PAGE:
MotoGP // STONER BREAKS WIN DROUGHT @ ARAGONAfter the terrible and depressing events of the last two MotoGP outings, all involved seemed to need a clean slate of some sort. The new circuit at Aragon promised that in a tangible sense because it is a brand new circuit for GP racing. In a more psychological sense, MotoGP used Aragon as the site to give Shoya Tomizawa a collective goodbye with a minute of silence held on the start/ finish straight between Sunday’s morning warm-up and the afternoon races. Shoya’s family laid him to rest in Japan this past Wednesday. Individual riders, almost without exception, rode with Tomizawa stickers on their bikes... [read more]

With Friday’s practices being a combination of acclimating to the track for FP1 and wet-weather damage control for FP2, Saturday was when the riders were really able to reconcile their bikes with the unfamiliar circuit. The usual suspects (Lorenzo, Pedrosa and Stoner) hovered near the top during both sessions. Valentino Rossi was noticeably far down the time sheet after struggling with his settings. More importantly, he revealed that the shoulder he injured early in the season has been much more persistent a problem for him than previously revealed, so much so that Rossi is considering skipping the final two races of the season in order to have surgery and be properly sorted out for next year. Casey Stoner finally seemed his old self again as he took an impressive pole position, his first since the opening race at Qatar, which he crashed out of on lap 5. Jorge Lorenzo defied the big weakness of the Yamaha (he, Rossi and Spies posted 3 of the slowest 5 top-end speeds) by landing in second. Dani Pedrosa blew a very promising last qualifying lap by running too deep into turn ten, although he still ended up on the front row in third. Final QP order was: Stoner, Lorenzo, Pedrosa, Hayden, Spies, DePuniet, Rossi, Dovizioso, Simoncelli, Barbera, Edwards, Bautista, Espargaro, Melandri, Aoyama and Kallio.

The first lap of the race provided some good action. Stoner got the holeshot but Lorenzo challenged him forcefully through the first few turns, getting ahead briefly before Casey stole the lead back from him, twice. Lorenzo knew he would have to get ahead from the start if he had any hope of staying at the front. Pedrosa, normally the early front runner, bobbled between turns one and two and was dropped to fifth. He would gain fourth place from Spies on the back straight. Here his Honda demonstrated how down on top speed the Yamaha was by blowing past Spies with almost no effort. The order at the end of lap one was: Stoner, Lorenzo, Hayden, Pedrosa, Spies, Simoncelli, Dovizioso, Rossi, Barbera, DePuniet, Bautista, Melandri, Espargaro, Edwards, Kallio and Aoyama.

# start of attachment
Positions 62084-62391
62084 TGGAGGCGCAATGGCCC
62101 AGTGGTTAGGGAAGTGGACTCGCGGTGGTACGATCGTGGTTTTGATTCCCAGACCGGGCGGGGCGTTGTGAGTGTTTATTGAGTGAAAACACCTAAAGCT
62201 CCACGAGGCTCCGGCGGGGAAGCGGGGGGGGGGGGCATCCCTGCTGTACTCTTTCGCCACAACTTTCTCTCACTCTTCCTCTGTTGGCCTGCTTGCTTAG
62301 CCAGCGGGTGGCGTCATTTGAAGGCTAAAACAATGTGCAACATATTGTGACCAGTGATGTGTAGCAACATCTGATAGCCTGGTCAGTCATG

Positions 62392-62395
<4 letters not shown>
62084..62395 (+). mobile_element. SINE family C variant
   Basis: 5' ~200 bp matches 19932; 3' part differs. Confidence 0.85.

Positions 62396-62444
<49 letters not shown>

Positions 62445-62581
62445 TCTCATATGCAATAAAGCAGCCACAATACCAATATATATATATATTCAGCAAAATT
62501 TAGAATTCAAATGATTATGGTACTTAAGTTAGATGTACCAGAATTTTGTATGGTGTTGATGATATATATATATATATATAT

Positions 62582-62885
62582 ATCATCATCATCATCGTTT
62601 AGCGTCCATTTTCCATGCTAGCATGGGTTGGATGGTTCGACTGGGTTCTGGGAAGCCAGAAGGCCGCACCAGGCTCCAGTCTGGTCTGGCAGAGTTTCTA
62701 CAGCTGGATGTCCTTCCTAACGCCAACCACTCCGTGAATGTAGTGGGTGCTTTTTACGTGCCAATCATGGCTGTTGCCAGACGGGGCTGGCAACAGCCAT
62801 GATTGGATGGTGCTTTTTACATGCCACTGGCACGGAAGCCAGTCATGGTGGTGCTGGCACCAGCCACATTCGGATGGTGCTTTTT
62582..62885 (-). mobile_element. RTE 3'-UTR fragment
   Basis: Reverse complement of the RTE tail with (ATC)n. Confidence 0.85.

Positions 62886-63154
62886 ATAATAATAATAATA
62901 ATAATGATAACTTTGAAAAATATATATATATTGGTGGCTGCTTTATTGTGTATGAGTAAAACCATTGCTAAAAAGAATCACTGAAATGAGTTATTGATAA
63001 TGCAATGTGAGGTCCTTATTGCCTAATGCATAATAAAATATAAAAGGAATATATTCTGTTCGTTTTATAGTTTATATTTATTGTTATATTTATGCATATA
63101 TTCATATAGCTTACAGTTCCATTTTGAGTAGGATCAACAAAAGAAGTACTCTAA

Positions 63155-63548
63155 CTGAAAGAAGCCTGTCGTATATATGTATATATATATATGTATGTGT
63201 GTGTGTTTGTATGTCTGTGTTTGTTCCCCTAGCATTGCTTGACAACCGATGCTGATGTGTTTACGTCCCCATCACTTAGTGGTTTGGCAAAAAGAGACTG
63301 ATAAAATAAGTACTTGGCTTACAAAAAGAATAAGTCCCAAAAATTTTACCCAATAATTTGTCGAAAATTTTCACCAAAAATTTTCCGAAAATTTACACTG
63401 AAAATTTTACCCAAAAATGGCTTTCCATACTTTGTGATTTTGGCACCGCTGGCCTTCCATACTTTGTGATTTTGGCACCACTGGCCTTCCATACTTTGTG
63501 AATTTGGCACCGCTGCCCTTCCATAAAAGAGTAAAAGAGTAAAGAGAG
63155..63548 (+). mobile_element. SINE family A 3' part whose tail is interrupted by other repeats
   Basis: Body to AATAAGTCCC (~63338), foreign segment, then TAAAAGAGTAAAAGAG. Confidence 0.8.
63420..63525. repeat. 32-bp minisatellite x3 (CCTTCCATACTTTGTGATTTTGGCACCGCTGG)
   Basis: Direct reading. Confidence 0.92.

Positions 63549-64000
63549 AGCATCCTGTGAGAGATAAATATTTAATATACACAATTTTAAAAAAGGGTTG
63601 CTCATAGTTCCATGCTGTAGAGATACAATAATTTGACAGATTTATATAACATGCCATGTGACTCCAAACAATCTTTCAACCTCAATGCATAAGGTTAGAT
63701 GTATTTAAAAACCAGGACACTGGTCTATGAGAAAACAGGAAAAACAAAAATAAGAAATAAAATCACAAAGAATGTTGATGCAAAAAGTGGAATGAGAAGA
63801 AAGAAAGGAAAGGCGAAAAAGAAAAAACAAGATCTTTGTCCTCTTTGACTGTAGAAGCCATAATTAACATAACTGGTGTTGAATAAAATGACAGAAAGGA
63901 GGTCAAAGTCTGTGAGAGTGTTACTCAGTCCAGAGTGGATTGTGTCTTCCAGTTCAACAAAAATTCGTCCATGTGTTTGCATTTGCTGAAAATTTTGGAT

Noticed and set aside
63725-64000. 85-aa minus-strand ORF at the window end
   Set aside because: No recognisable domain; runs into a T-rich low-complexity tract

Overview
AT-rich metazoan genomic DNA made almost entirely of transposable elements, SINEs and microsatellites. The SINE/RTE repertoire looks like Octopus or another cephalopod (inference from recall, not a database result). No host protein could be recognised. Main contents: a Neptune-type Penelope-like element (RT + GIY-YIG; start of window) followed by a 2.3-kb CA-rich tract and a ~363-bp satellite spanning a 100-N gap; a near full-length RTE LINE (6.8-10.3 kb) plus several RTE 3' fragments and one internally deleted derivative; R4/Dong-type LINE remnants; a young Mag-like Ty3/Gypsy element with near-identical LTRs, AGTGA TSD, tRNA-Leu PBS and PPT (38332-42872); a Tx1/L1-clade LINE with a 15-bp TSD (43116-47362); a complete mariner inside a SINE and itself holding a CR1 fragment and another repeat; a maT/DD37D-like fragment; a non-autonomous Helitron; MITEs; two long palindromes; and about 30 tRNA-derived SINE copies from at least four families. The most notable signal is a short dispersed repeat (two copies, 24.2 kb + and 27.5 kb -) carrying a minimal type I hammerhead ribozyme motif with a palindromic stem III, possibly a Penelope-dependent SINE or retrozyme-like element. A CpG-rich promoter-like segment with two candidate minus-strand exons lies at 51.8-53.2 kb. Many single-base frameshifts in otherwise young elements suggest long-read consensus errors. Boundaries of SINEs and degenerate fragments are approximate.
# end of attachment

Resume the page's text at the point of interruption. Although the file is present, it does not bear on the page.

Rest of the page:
Stoner immediately began a campaign to run away at the front as Pedrosa tried desperately to claw his way back up the order. He passed Hayden on the back straight in lap two exactly the same way he did to Spies on lap one. Lorenzo would suffer an identical fate one lap later. Pedrosa now tried valiantly to chase down the escaping Stoner but could never get any closer than around one second. Hayden now began hunting Lorenzo. Despite catching up quickly, he found passing near impossible. The race began to settle into a series of battles between pairs: Stoner/ Pedrosa, Lorenzo/ Hayden, Spies/ Dovizioso, Simoncelli/ Rossi, etc, etc. The action only really resumed on the last few laps when the Dovioso/ Spies heated up considerably. They swapped positions a few times, but instead of a battle to the end, the fight ended with Dovizioso crashing out near the end of the final lap. The Lorenzo/ Hayden battle came to a head simultaneously when Nicky made a brave overtaking move just before the back straight. Lorenzo was totally unable to match the Ducati’s top speed and Nicky secured the last podium spot. The final results were as follows:

MotoGP @ Aragon // Race Results:

1. Casey Stoner
2. Dani Pedrosa
3. Nicky Hayden
4. Jorge Lorenzo
5. Ben Spies
6. Valentino Rossi
7. Marco Simoncelli
8. Alvaro Bautista
9. Marco Melandri
10. Aleix Espargaro
11. Hector Barbera
12. Colin Edwards
13. Hiroshi Aoyama
14. Mika Kallio

Aragon marked Casey Stoner’s first win since Malaysia last year. He attributed his return to form to some very minor adjustments to the Ducati’s geometry, which he claimed made all the difference in his confidence in the bike. Aragon was also Nicky Hayden’s first podium of the season, this after a string of fourth places where he narrowly missed finishing one step higher. Conversely, it was Jorge Lorenzo’s first race of the season that he failed to finish on the podium. It was also Valentino Rossi’s worst finish of 2010 as well as the first race since Valencia in 2007 that a Yamaha factory rider failed to podium. Aragon’s clean slate was sort of a double-edged sword.

Lorenzo still sits 56 points into first place ahead of Pedrosa. Casey Stoner, in third now, is four points too far down to be able to win the championship, under any possible scenario. Lorenzo still seems to have a hand firmly on the trophy and a resurgent Stoner might further complicate Pedrosa’s miracle challenge. Hoping some action returns to the front in the remaining five races. Next race is in two weeks at Honda’s Motegi circuit, just outside Tokyo. It was originally going to be the third race of the season but was postponed after a volcano in Iceland decided to completely throw international travel into a tailspin.

Editorial: Jeff Winterberg
Photo: MotoGP

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